This is an excerpt from an 850-word article in the May 15, 2017, issue of THE DARK REPORT. The complete article is available for a limited time to all readers, and available at all times to paid members of the Dark Intelligence Group.
CEO SUMMARY: There are few places and times where a broad cross-section of leaders from all types of clinical laboratories and anatomic pathology groups come together to discuss the current state of the lab industry. At the annual Executive War College on Lab and Pathology Management, these leaders help to identify relevant innovations that can help labs succeed during healthcare’s ongoing transformation. Among the major clinical laboratory trends to emerge were the accelerating pace of integrated care, the growth of personalized medicine, and use of big data to guide physicians.
THERE WAS CAUTIOUS OPTIMISM among the 900 clinical lab managers and pathologists gathered in New Orleans earlier this month for the 22nd annual Executive War College on Lab and Pathology Management.
The caution stems from recognition that the nation’s clinical labs and pathology groups face challenges from several sources, the most significant being the substantial revenue erosion coming from reductions to lab budgets and test prices.
The optimism springs from the growing awareness that now—more than ever—hospitals, physicians, and payers need the clinical expertise that only lab professionals can bring to diagnosis, selection of the best therapies, and patient monitoring. Research into the human genome, proteome, microbiome, and other relevant “omes” reinforced that optimism by fostering the development of new diagnostic assays that allow labs to deliver more value. Each generation of new assays is expected to have the capability to accurately detect disease and to improve therapeutic decision-making.
What is your outlook on the future of the clinical lab industry − optimistic or pessimistic? Please share your thoughts with us in the comments below.
For attendees at the Executive War College, the optimism outweighed the caution for a simple reason. They recognize that healthcare’s swift transformation requires a robust clinical laboratory and pathology service for success.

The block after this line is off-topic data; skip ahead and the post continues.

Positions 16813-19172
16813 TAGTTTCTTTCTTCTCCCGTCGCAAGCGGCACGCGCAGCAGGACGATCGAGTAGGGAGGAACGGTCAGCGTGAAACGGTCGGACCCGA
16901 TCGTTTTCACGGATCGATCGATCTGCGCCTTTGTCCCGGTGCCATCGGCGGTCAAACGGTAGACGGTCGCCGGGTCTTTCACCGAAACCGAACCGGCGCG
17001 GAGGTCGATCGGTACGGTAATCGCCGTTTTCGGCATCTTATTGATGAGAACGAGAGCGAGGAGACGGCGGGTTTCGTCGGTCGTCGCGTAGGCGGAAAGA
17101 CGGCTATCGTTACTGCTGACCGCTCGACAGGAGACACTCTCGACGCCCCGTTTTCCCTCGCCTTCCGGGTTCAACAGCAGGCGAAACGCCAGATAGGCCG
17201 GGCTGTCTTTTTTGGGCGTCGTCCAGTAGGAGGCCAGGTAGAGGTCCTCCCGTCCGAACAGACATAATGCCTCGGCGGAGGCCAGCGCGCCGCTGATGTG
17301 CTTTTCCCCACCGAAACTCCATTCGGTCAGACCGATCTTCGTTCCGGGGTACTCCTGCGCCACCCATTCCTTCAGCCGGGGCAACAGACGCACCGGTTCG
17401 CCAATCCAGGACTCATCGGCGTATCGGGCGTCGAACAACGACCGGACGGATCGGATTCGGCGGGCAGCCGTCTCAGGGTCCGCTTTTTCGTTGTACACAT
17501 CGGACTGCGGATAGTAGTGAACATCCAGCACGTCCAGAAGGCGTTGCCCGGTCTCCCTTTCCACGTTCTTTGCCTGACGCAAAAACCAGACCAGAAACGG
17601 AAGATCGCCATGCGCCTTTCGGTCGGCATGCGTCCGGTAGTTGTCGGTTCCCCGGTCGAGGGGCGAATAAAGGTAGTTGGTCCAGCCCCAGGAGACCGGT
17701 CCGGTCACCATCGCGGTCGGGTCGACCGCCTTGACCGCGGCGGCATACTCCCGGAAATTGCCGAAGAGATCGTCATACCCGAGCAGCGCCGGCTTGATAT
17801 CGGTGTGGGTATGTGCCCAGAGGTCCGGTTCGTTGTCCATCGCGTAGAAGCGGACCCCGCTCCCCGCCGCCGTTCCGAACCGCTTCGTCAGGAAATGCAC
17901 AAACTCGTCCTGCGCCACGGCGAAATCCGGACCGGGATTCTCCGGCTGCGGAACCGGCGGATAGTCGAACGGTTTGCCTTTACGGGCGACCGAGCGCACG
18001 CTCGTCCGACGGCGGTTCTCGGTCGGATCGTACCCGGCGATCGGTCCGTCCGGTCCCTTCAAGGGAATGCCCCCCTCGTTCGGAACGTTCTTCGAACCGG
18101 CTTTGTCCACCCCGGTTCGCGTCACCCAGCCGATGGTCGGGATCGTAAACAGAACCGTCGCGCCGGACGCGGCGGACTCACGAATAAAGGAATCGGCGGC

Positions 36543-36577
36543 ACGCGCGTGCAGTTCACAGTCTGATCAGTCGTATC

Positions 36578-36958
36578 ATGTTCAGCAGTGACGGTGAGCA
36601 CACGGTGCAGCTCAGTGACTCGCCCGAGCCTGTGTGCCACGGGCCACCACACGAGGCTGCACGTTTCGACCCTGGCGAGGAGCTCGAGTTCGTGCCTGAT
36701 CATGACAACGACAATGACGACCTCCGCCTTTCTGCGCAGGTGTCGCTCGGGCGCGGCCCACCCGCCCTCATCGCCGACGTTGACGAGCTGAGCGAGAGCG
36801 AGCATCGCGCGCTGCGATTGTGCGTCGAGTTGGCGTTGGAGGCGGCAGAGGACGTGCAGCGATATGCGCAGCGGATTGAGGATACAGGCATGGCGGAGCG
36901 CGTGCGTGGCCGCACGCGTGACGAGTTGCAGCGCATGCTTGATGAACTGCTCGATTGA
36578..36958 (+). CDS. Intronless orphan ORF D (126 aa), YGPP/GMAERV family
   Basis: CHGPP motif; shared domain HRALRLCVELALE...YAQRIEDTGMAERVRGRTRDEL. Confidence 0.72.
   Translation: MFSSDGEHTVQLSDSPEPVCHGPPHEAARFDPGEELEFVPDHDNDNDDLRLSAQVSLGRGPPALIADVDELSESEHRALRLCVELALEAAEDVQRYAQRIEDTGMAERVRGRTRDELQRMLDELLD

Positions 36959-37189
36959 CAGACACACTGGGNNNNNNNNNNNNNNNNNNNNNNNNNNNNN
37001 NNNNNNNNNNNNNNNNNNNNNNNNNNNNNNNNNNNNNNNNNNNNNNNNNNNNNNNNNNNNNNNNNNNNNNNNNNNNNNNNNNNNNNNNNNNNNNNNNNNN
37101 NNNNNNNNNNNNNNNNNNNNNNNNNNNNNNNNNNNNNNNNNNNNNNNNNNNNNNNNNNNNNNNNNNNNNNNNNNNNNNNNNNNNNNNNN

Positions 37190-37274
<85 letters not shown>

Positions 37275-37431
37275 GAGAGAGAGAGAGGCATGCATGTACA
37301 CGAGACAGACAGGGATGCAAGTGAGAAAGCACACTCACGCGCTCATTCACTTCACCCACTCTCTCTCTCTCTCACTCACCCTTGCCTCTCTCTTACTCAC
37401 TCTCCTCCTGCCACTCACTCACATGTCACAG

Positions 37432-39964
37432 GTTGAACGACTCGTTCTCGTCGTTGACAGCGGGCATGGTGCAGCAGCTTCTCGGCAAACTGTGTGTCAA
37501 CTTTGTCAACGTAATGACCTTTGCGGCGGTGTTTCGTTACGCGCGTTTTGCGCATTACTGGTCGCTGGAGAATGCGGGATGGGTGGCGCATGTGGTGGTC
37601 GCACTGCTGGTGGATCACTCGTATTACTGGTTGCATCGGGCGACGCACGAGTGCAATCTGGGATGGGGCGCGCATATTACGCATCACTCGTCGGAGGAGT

“By now, it is obvious to the clinical lab industry’s best strategic thinkers that this country’s healthcare system is moving at unprecedented speed toward: new models of care delivery, new forms of provider payment, and rapid growth in the use of precision medicine and the use of big data analysis,” stated Robert L. Michel, Editor-in-Chief of THE DARK REPORT during his speech on day one of the Executive War College. “Precision medicine cannot succeed without the provision of robust, high quality lab testing services.
Noted Michel, “Today, a small, but growing, group of innovative labs is breaking with tradition and doing radically different things. Their common goal is to get outside the four walls of the lab and engage with clinicians to improve patient care.”
One example of such innovation involves the lab divisions of five nationally-prominent health systems. They have organized under the name Project Santa Fe and are working individually and collaboratively to implement clinical programs that help physicians improve their use of lab tests and lab test data in ways that contribute to better patient care.
Value-Based Lab Model
The Project Santa Fe members are publishing the first of these clinical improvement studies in peer-reviewed journals. They have also articulated a value-based healthcare model for labs that they call “Clinical Lab 2.0.” More information about these developments is presented here.
Speakers explained all of these themes during the opening general session of EWC. First to speak was Shubham Singhal, Senior Partner and Global Leader of McKinsey and Company’s Healthcare Systems and Services Practice. He provided a strategic overview of the changes happening to healthcare in the United States.
Singhal discussed two trends that are having an effect on clinical labs. He said that “atomization of networks” was a major trend.
New Business Models
Singhal also explained how healthcare needs new business models and new regulations to make these models possible and how these models could affect labs. He also shared several examples of these new business models.
In response to Singhal’s call for new business models in healthcare and lab testing, Khosrow Shotorbani, CEO of Tricore Reference Laboratories of Albuquerque, N.M., introduced the concept of “Clinical Lab 2.0” that members of Project Santa Fe are developing.
“This is often described as the transition from volume to value because this trend will fundamentally change how all labs are paid,” said Shotorbani. “This shift from volume to value also will create new winners and losers in the clinical lab industry,” he declared. “Not every lab organization will take the timely action required to introduce the value-based lab testing services that hospitals, physicians, and payers will need.”
Lab administrators and pathologists who want to hear these sessions, and the more than 60 other EWC presentations, can obtain audio recordings online at: www.executivewarcollege.com.
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